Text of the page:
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The status of the photographic image as a source of information has been questioned since the invention of photography. In response, the credibility of news and documentary photography is conventionally justified in terms objectivity, where the faithful recording of events and people in front of the lens is said to secure truth.

This questioning of photography’s status accelerated with the advent of digital technology. From the first days of the digital image revolution, analysts and practitioners have been concerned with challenges to the integrity of the image. Philip Jones Griffiths observed in 1999 that “we are probably the last generation that will accept the integrity of the photograph.” Yet the fact that we now live in a world where more than 1.8 billion images are uploaded to social media sites every day suggests people see images as having great value, while at the same time also posing more challenges with regard tot he credibility of images.

In the last decade, concerns about the credibility of news and documentary images have periodically erupted in debates about the manipulation and post-processing of digitally produced photographs, and in 2009 World Press Photo revised its rules to make clear that photographs in the contest could not be altered except in accordance with accepted industry standards.

At that time I independently wrote three posts on the issue:

The major problem prior to 2014 was that no one had researched whether or not there are accepted industry standards about what alterations (if any) media organisations around the world permit. In April 2014 World Press Photo hosted two sessions at the Awards Days in Amsterdam to discuss these issues, and having been Secretary to the General Jury for the 2014 contest when 8% of entrants in the penultimate round were disqualified, I participated in that event and wrote about the proceedings (which include an audio recording of the event):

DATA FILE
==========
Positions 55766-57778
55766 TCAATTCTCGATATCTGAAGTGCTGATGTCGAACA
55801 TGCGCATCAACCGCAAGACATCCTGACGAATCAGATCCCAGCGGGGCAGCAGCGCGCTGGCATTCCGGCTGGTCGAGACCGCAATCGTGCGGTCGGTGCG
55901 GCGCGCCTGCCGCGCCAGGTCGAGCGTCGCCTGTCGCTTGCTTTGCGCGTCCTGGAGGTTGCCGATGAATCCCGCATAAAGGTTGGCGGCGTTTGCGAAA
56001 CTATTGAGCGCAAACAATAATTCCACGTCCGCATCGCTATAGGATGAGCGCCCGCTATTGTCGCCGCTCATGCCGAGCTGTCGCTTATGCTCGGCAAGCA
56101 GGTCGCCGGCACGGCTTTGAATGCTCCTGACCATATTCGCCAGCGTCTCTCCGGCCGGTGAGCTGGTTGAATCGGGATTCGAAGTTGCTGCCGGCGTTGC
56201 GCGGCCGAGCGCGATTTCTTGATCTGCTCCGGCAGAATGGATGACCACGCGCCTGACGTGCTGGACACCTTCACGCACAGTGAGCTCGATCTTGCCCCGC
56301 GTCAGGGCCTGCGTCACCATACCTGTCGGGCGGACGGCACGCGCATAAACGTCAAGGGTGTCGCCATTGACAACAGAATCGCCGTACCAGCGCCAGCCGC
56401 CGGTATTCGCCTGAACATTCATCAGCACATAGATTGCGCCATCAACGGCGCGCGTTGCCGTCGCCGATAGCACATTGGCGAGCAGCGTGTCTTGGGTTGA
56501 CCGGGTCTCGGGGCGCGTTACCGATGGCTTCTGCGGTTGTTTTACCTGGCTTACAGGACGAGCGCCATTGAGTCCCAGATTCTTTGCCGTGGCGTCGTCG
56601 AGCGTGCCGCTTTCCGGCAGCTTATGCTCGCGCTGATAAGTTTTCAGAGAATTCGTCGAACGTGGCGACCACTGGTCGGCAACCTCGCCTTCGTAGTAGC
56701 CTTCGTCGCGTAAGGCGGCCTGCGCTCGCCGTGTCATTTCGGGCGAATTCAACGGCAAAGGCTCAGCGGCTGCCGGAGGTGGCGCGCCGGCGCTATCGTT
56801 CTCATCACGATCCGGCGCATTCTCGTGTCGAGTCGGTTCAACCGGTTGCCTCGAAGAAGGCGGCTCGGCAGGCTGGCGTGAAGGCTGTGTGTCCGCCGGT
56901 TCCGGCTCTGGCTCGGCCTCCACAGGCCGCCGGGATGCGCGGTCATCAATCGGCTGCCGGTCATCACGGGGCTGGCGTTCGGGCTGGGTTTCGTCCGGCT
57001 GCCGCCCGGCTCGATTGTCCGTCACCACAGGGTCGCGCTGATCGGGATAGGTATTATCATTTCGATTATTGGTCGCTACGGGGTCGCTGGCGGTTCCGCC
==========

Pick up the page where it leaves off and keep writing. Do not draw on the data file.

After those sessions, I was commissioned by World Press Photo to research the current practices and accepted standards relating to the manipulation of still images in photojournalism and documentary photography world-wide, focusing predominantly on the post-processing of these images. The research sought to answer a series of research questions, and I detailed them here:

The purpose of this research was to record, as comprehensively as possible, how members of the photojournalism community think about and deal with the issue of manipulation. The research was not designed to impose or recommend standards that organisations should adopt. It was designed to record those standards that organisations might currently hold or practice, thereby encouraging industry debate on the integrity of the image, and informing World Press Photo about issues relating to manipulation relevant to its annual contest. The findings were released on 24 November 2014:

The 2015 World Press Photo contest saw 22% of the entries in the penultimate round rejected for manipulation. I clarified the criteria, and commented on reports about this issue, in this Storify.

World Press Photo’s “Integrity of the Image” report deals principally with processing and digital manipulation, while noting that manipulation can occur in other ways. I’ve written personally about some of those broader issues before:

Writing personally, I’ve published a long, conceptual post about how, when and why I think the manipulation of certain photographs matters. It argues for a reframing of photography in terms what we want image to do rather than what we think images are.

One of the conclusions that I personally find compelling is the need to move much of the debate about the integrity of the image towards verification, which involves much more than digital forensics. Section 9 of “The Integrity of the Image” report discusses what is involved in this move to verification. I’m hoping we can do more work on verification and visual storytelling in the foreseeable future.


Photo credit: Faked Iranian missile test photo, via

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